Neutrons travelling at high velocities, or equivalently, with high energies. Fast neutrons from fission have energies in the range of 1–10 Megaelectronvolt (MeV). Fast neutrons produced by deuterium-tritium neutron generators have energies of 14 MeV.
The process of the descent to the earth's surface of particles contaminated with radioactive material from a radioactive cloud. The term is also applied in a collective sense to the contaminated particulate matter itself. The early (or local) fallout is defined, somewhat arbitrarily, as those particles which reach the earth within 24 hours after a nuclear explosion. The delayed (or worldwide) fallout consists of the smaller particles which ascend into the upper troposphere and stratosphere, to be carried by winds to all parts of the earth. The delayed fallout is brought to earth, mainly by rain and snow, over extended periods ranging from months to years.
The luminous sphere of hot gases which form a few millionths of a second after a nuclear explosion. It is the result of the absorption by the surrounding medium of the thermal X-rays emitted by the extremely hot (several tens of million degrees) weapon residues. The exterior of the fireball in air is initially sharply defined by the luminous shock front and later by the limits of the hot gases themselves.
Stationary mass fire, generally in builtup urban areas, causing strong, inrushing winds from all sides; the winds keep the fires from spreading while adding fresh oxygen to increase their intensity.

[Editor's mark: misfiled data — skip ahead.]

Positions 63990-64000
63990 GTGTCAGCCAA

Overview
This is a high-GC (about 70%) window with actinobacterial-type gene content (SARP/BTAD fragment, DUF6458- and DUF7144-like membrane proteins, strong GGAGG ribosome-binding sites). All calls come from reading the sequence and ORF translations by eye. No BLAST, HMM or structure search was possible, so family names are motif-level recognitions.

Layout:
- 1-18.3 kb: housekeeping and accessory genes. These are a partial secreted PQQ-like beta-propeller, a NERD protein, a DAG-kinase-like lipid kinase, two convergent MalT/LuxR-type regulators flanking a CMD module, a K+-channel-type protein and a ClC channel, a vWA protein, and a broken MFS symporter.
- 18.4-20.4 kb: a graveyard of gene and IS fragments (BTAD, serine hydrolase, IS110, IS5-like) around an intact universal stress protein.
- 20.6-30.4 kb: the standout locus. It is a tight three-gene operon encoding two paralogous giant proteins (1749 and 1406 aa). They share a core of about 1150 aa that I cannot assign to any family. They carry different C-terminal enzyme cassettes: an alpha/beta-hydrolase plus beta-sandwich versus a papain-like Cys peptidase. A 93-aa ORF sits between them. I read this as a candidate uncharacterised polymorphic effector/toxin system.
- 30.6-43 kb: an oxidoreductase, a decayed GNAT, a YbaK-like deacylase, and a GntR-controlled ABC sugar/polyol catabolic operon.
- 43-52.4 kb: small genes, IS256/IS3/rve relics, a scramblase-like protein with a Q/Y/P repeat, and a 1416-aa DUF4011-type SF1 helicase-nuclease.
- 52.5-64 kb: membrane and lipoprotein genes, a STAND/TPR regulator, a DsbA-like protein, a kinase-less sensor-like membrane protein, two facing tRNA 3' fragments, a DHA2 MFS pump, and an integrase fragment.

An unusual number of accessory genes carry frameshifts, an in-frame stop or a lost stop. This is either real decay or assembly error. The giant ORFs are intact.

The launch of a surprise attack to considerably weaken or destroy an adversary's military installations or nuclear forces and thus severely reduce its ability to attack or retaliate.
Isotopes whose nuclei may be split by neutrons moving at various speeds and therefore fission very easily. Uranium-233, Uranium-235, and Plutonium-239 are all fissile isotopes. Fissile isotopes typically undergo fission more easily than other fissionable isotopes. See; Fission.
Nuclear material, containing a high proportion of fissile isotopes, which is essential for making nuclear explosives. High-enriched uranium (HEU) and weapons-grade plutonium are examples of fissile material. See; Fission.
The process whereby the nucleus of a particular heavy element splits into (generally) two nuclei of lighter elements, with the release of substantial amounts of energy. The most important fissionable materials are uranium-235 and plutonium-239; fission is caused by the absorption of neutrons. See; Fission Bomb, Nucleus.
A nuclear bomb based on the concept of releasing energy through the fission (splitting) of heavy elements such as U 235 or Pu 239. See; Fission.
The probability that a nucleus will split (fission) when an additional neutron is added to the nucleus. See; Fission.
A general term for the complex mixture of substances produced as a result of nuclear fission. A distinction should be made between these and the direct fission products or fission fragments which are formed by the actual splitting of the heavy-element nuclei. Something like 80 different fission fragments result from roughly 40 different modes of fission of a given nuclear species (e.g., uranium-235 or plutonium-239). The fission fragments, being radioactive, immediately begin to decay, forming additional (daughter) products, with the result that the complex mixture of fission products so formed contains over 300 different isotopes of 36 elements.
A nuclear warhead whose material is uranium or plutonium that is brought to a critical mass under pressure from a chemical explosive detonation to create an explosion that produces blast, thermal radiation, and nuclear radiation through fission. The complete fission of one pound of fissionable material has a yield equivalent to 8000 tons of TNT.
The amount of energy released by fission as distinct from that released by fusion in a thermonuclear (fusion) explosion.